South Africa’s service stations drive brand loyalty through reward schemes but an increasingly important role is played by the branded grocery retailer that also occupies their premises.

There are more than 4,000 service stations across the country, according to research by commercial property firm Lightstone, the biggest brands being Engen (998 outlets) Caltex (683), Shell (637), BP (548) and Total (537.)

Linda Reid, head of commercial property at Lightstone, noted that these locations now offer additional services to simply selling fuel, as they partner with fast food outlets, convenience stores and coffee brands.

“This trend is nothing new and is fuelled by the South African consumers’ continued need for on-the-go convenience,” she told BizCommunity.

Around a quarter of drivers choose which service station to stop at on the basis of the loyalty scheme, she reported. “This is a substantial driver of choice that is being leveraged by the major fuel station brands.”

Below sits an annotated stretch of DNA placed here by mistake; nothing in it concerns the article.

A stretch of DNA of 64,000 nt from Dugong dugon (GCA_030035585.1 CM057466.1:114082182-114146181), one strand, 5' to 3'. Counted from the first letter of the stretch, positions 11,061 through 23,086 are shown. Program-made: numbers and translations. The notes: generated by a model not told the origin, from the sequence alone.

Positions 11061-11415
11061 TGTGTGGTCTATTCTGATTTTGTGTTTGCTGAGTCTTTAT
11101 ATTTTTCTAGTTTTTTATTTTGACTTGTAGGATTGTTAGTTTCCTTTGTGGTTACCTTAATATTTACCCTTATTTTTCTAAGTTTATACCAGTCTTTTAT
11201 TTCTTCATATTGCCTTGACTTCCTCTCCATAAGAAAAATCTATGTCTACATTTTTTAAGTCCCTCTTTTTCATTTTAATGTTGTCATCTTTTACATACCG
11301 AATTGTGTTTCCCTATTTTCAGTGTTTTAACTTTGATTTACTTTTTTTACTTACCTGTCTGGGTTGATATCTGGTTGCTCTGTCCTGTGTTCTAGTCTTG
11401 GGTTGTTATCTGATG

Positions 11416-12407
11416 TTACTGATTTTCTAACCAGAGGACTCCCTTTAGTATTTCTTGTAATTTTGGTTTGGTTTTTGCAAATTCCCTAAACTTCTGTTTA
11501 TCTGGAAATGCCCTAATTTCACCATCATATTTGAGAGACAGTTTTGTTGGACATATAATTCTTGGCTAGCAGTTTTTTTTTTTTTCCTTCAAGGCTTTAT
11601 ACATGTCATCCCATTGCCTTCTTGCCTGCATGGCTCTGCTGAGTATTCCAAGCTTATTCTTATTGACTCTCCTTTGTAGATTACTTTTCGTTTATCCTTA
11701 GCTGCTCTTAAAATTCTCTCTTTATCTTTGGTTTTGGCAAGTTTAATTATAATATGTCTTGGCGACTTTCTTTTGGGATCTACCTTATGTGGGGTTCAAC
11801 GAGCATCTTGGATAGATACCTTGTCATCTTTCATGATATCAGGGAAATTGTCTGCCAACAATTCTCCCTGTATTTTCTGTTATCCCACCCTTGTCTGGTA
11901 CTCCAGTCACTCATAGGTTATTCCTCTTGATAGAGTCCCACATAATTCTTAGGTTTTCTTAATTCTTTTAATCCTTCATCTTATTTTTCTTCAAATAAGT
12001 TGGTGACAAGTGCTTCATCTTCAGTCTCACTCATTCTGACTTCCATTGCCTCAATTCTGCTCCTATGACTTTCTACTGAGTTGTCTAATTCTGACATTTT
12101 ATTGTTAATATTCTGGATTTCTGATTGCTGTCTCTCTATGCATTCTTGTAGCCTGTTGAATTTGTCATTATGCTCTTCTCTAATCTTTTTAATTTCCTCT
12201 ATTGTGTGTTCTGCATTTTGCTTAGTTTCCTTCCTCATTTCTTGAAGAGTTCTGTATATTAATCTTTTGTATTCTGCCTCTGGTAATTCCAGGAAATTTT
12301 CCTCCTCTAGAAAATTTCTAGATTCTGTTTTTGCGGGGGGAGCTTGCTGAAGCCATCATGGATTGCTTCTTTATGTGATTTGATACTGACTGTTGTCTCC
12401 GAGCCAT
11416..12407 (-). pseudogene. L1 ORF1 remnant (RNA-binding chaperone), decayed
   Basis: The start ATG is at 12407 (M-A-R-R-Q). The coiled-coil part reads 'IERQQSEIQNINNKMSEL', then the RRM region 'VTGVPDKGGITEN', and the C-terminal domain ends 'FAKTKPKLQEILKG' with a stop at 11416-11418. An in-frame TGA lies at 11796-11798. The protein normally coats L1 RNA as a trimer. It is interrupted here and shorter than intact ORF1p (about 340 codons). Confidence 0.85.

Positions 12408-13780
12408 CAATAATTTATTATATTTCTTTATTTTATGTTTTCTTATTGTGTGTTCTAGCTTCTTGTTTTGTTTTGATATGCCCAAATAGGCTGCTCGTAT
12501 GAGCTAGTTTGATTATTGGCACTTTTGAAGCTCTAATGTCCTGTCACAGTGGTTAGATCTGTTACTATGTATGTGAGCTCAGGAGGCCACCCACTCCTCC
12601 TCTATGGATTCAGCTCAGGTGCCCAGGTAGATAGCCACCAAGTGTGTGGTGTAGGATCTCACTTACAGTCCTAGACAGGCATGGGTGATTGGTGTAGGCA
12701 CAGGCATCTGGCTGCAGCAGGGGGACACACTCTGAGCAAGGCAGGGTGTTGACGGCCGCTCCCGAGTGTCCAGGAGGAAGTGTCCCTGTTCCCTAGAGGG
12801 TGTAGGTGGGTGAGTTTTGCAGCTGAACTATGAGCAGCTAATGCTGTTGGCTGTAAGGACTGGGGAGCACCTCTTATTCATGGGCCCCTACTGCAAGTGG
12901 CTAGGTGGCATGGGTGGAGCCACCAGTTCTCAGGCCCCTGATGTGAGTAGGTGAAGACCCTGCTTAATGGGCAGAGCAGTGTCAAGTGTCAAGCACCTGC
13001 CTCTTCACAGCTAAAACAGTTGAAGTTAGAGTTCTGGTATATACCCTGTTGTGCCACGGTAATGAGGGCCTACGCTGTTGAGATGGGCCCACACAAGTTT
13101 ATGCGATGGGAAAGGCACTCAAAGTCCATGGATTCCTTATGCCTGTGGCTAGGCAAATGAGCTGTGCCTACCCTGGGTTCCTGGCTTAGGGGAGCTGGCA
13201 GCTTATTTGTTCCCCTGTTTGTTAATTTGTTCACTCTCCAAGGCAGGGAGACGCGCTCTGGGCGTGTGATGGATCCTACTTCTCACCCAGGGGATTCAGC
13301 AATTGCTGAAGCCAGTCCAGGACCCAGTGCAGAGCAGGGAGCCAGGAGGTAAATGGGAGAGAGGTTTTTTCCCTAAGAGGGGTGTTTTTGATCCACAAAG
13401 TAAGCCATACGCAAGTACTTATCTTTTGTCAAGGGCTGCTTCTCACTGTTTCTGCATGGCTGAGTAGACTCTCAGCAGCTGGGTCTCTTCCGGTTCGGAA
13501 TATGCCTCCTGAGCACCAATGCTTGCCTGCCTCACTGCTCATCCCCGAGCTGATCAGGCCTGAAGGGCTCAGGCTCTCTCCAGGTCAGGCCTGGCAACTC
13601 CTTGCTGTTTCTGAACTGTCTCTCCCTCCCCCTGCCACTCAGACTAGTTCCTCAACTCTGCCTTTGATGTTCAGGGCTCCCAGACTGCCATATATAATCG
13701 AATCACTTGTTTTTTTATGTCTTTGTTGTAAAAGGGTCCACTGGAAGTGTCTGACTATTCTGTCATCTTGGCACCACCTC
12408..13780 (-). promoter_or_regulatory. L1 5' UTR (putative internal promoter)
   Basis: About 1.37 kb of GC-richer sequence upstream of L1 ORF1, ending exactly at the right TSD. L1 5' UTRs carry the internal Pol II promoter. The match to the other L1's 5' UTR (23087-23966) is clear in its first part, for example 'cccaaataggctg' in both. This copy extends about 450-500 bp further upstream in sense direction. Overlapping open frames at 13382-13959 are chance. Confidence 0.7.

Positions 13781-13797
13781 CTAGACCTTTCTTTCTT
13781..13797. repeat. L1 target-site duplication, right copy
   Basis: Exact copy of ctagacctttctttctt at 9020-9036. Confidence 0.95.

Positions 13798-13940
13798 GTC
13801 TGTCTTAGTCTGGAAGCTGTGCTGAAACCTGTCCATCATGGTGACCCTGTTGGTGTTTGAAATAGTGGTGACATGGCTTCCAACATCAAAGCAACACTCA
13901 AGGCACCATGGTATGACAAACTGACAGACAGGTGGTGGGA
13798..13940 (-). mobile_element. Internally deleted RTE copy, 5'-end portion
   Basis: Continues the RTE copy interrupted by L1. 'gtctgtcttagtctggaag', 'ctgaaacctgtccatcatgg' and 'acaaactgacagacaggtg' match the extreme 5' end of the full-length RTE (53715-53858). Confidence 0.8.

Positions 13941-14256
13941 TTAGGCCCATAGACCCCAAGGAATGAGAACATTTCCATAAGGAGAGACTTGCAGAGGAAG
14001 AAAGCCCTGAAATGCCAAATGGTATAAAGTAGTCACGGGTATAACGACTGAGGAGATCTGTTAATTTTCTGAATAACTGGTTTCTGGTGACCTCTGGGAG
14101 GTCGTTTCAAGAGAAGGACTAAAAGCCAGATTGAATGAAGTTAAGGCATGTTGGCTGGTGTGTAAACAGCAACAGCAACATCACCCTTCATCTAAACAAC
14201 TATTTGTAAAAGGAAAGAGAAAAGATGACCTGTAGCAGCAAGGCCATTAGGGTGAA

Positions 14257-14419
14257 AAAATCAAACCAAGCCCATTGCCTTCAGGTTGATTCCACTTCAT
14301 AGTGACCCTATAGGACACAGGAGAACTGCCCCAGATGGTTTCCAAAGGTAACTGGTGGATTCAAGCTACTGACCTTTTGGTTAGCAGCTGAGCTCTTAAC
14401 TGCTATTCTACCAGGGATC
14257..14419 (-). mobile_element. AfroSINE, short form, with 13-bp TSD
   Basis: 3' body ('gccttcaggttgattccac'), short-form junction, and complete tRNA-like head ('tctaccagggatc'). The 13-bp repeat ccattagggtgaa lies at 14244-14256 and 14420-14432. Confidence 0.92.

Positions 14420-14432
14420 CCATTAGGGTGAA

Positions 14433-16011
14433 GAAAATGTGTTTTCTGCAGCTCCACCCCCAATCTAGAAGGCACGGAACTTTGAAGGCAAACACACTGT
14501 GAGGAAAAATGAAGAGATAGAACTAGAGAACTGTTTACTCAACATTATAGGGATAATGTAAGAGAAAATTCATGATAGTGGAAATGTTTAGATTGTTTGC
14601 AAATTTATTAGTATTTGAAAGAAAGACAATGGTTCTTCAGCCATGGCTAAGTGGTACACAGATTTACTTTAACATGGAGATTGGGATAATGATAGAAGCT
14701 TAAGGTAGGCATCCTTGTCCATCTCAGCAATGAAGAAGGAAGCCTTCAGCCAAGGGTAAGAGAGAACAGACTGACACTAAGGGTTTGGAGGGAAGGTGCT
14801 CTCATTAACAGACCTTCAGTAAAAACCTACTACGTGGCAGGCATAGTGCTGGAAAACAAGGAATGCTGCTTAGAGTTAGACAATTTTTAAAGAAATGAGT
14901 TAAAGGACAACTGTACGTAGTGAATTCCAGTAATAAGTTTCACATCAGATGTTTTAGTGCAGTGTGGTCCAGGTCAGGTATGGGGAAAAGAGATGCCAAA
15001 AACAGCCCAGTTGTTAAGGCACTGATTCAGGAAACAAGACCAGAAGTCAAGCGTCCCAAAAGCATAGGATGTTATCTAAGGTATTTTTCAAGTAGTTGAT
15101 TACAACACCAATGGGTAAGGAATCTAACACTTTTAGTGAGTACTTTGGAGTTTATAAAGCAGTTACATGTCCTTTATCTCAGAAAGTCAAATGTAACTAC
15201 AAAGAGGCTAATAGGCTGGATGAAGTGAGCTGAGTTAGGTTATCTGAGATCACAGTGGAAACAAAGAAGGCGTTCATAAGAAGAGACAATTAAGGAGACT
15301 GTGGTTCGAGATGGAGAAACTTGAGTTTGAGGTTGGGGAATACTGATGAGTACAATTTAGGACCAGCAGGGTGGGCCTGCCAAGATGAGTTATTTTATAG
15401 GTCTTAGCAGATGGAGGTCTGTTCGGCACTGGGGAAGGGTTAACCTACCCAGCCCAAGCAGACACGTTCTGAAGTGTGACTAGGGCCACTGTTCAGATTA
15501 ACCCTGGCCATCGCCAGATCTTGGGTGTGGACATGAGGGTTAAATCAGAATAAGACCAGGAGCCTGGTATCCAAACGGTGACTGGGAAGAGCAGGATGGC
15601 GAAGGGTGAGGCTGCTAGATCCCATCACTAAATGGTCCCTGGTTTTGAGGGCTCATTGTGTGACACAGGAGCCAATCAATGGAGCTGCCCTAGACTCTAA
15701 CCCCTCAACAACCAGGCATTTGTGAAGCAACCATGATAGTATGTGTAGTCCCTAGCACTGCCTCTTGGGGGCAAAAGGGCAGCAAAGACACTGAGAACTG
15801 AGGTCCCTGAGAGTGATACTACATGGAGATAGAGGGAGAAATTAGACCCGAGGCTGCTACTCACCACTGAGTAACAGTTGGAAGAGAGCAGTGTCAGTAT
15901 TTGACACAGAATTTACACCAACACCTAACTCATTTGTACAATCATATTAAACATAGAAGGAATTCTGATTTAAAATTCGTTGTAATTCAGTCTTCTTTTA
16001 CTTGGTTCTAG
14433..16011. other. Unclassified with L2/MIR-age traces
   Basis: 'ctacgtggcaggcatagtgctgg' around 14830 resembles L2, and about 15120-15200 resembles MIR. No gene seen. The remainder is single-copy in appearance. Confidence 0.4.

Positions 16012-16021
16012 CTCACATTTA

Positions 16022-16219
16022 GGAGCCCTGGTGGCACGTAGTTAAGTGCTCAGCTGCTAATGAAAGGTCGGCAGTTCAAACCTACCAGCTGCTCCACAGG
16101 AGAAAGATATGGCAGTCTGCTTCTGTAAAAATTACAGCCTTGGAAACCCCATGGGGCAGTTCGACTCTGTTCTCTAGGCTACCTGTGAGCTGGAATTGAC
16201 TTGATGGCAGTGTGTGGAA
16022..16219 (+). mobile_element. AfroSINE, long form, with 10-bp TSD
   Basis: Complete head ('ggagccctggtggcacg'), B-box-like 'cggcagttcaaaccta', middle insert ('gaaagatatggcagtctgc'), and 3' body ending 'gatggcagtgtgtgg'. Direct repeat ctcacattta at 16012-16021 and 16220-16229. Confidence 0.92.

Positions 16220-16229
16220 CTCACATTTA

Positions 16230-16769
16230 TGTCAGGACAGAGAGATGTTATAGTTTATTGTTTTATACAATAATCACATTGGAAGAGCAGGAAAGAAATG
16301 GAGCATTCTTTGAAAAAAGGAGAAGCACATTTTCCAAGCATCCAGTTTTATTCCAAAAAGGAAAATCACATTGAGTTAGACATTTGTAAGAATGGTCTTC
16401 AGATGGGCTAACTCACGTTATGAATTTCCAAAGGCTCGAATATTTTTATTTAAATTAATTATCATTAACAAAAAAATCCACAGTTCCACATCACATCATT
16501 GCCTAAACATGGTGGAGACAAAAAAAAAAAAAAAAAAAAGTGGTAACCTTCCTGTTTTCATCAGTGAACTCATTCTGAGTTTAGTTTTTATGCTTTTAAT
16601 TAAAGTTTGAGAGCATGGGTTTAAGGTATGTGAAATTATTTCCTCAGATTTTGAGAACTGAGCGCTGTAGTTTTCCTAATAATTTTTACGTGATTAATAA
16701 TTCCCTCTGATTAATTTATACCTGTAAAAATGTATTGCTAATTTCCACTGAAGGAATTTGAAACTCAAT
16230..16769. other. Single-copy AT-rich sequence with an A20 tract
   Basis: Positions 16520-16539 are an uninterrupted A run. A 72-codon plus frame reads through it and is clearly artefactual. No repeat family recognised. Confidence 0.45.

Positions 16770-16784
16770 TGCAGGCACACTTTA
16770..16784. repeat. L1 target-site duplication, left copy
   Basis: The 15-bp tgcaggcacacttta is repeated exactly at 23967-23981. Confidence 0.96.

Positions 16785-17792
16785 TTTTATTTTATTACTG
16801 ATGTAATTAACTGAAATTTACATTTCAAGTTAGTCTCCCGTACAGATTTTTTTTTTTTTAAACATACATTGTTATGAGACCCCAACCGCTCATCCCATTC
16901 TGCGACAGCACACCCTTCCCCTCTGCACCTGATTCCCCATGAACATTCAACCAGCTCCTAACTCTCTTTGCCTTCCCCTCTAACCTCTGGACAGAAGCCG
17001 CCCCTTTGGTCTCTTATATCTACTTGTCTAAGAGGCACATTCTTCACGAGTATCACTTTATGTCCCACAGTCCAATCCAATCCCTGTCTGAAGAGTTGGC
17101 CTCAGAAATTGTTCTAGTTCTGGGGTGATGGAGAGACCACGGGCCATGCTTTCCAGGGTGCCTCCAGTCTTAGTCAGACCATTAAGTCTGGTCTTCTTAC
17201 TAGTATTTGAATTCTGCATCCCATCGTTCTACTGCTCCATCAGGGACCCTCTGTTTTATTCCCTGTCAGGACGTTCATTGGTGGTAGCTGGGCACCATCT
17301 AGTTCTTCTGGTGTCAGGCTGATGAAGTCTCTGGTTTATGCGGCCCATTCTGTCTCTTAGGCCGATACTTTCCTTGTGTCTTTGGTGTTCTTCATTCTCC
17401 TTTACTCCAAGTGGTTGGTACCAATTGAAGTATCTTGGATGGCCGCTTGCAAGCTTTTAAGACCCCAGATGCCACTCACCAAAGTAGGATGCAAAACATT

But the third parties at the location are also a factor, in particular branded grocery retailers, which she explained can be instrumental in consumer conversion from one service station brand to another (‘conversion’ being defined as the proportion of consumers accessible to a particular service station to those who choose to turn in to that service station as measured by vehicle telemetry devices).

When Lightstone looked at the conversion rates for two big players, BP and Engen, it found that stations hosting particular brands of convenience store performed almost twice as well as those without.

Thus BP stations with a Pick n Pay convenience store had a conversion rate of 8.1% compared with 4.9% in those without such a store.

And Engen stations with a Woolworths had a 9% conversion rate in comparison to 5.3% for those without.

“As we continue to connect more customers and build on our vehicle base of over 1.1 million vehicles, the data we collect is proving how valuable connected behavioural data is in providing insight into consumers’ interaction with brand ecosystems,” said Michael Du Preez, product and marketing executive at vehicle tracking firm Tracker.

“The next exciting opportunity is how these connections help brands build the personalised convenience and services consumers are looking for,” he added.

Sourced from BizCommunity; additional content by WARC staff